JAN 20, 2022 3:00 AM PST

New Links Between Prostate Cancer Therapy and Depression

WRITTEN BY: Katie Kokolus

According to 2021 estimates, prostate cancer will account for more than a quarter of the cancer diagnoses and over 10% of the cancer-related deaths among men in the United States.  Oncologists typically treat primary, metastatic, and recurrent prostate cancers with regimens containing hormone therapy.  Hormone therapy depletes androgens, male sex hormones, from the body.  Androgens promote prostate cancer growth, so androgen depletion deprives the cells of stimulation needed to grow and survive. 

Hormone therapy, also called androgen deprivation therapy (ADT), can be achieved through various methods depending on the patient and prostate cancer presentation.  Surgical castration removes the testicles preventing the generation of androgens.  Drugs called luteinizing hormone-releasing hormone (LHRH) agonists, sometimes referred to as medical castration, can significantly reduce the androgens produced by the testicles without surgical removal.  Anti-androgen (AA) drugs, which block androgens from binding their receptors on prostate cancer cells, also inhibit cancer cell growth. 

Surgical castration, medical castration, and anti-androgen treatment generate very high response rates.  However, men with advanced prostate cancer often progress to castration-resistant disease and no longer respond to hormone therapies. The Standard of care treatment for castration-resistant prostate cancer (CRPC) is second-generation AA drugs, and these drugs display greater efficacy and potency than traditional AA drugs. 

Previous studies have linked ADT to depression among prostate cancer patients.  However, whether an association between second-generation AA drugs and clinical depression exists remains unclear.  A manuscript recently published in JAMA Network Open addressed the potential links between second-generation AA drugs and depression in prostate cancer patients.  The researchers collected data from the Surveillance, Epidemiology, and End Results (SEER) and Texas Cancer Registry databases.  The study divided patients into three treatment groups: (1) no hormone therapy, (2) traditional hormone therapy, and (3) second-generation AA group.

From these databases, the researchers identified over 30,000 prostate cancer patients who were at least 66 years old, had no prior use of hormone therapy, and had never been diagnosed with depression.  Approximately 59% of the patients received no hormone therapy, 38% received traditional hormone therapy, and 3% received a second-generation AA.

The patients receiving a second-generation AA tended to be older and present with more advanced disease than those receiving traditional hormone therapy or no hormone therapy.  Statistical modeling demonstrated that patients treated with second-generation AAs had a more than twice the risk of developing depression.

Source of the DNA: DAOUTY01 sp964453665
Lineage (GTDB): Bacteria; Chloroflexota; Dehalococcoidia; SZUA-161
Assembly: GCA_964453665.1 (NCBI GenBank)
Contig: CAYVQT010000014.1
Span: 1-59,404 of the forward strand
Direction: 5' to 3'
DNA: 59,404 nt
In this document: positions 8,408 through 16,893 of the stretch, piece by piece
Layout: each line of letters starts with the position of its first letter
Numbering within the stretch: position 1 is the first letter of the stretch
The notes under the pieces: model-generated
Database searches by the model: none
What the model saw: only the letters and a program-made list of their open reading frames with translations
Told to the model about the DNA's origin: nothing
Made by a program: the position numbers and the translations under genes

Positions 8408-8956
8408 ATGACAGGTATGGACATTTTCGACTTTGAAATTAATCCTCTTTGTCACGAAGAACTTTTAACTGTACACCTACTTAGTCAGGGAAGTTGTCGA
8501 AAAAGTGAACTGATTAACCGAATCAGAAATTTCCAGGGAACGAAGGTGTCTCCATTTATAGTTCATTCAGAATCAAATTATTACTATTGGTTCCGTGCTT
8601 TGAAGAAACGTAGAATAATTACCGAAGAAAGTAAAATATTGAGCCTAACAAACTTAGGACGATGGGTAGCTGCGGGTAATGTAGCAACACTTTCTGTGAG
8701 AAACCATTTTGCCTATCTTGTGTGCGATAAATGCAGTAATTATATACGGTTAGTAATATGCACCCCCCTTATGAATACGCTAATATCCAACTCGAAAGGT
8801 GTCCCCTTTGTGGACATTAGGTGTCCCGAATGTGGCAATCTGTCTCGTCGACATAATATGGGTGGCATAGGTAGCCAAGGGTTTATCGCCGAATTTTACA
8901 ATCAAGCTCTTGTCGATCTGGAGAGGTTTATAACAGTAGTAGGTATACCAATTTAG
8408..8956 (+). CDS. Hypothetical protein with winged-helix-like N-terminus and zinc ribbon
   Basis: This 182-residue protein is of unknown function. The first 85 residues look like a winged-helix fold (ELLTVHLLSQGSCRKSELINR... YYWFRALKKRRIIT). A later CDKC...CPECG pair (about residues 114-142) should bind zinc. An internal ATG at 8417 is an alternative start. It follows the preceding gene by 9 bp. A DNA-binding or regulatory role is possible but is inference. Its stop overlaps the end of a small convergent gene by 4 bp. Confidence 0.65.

As prostate cancer diagnoses remain prominent, the development of CRPC continues to be prevalent.  Subsequently, the use of second-generation AAs is on the rise.  Thus, developing a clear understanding of the links between depression and second-generation AAs and depression will significantly impact public health.  The authors suggest that incorporating early depression screening into patients' treatment plans using second-generation AAs could improve the quality of life in this vulnerable group of patients.

 

Sources: CA, JAMA, Prostate Cancer and Prostatic Dis, Frontiers Oncol, JAMA Network Open

About the Author
PhD
PhD in Tumor Immunology. I am interested in developing novel strategies to improve the efficacy of immunotherapies used to extend cancer survivorship.
You May Also Like
DEC 13, 2021
Cancer
Mistletoe: Parasite, Symbol of Romance, or Cancer Treatment?
DEC 13, 2021
Mistletoe: Parasite, Symbol of Romance, or Cancer Treatment?
As we approach the winter season, decorative swigs of mistletoe are starting to make their holiday debut.  You may ...
DEC 07, 2021
Immunology
Ancient Medicine and Synthetic Biology Collide to Combat Chemo Resistance
DEC 07, 2021
Ancient Medicine and Synthetic Biology Collide to Combat Chemo Resistance
  Strong chemical drugs used to obliterate all rapidly growing cells in the body have been used to treat cancer sin ...
APR 07, 2022
Cancer
Music Therapy Offers an Innovative Approach to Cancer Therapy
APR 07, 2022
Music Therapy Offers an Innovative Approach to Cancer Therapy
  Last month we explored the value of art therapy for cancer patients and survivors, and now we can ...
APR 11, 2022
Health & Medicine
Upcoming Preventative Cancer Vaccine Trial Will Investigate Effects in Lynch Syndrome
APR 11, 2022
Upcoming Preventative Cancer Vaccine Trial Will Investigate Effects in Lynch Syndrome
Clinical trials are soon to be underway to examine the effectiveness of vaccines meant to prevent or delay cancer in hig ...
APR 19, 2022
Health & Medicine
Microplastics Found in Human Lungs. Are They Dangerous?
APR 19, 2022
Microplastics Found in Human Lungs. Are They Dangerous?
Research out of Hull York Medical School in England found small plastic debris known as microplastics deep in the lungs ...
MAY 06, 2022
Immunology
Epstein-Barr Virus Vaccine Enters Phase 1 Trials
MAY 06, 2022
Epstein-Barr Virus Vaccine Enters Phase 1 Trials
The Epstein-Barr virus (EBV) infects most people; it's thought that when we're young, about 90 percent of us acq ...
Loading Comments...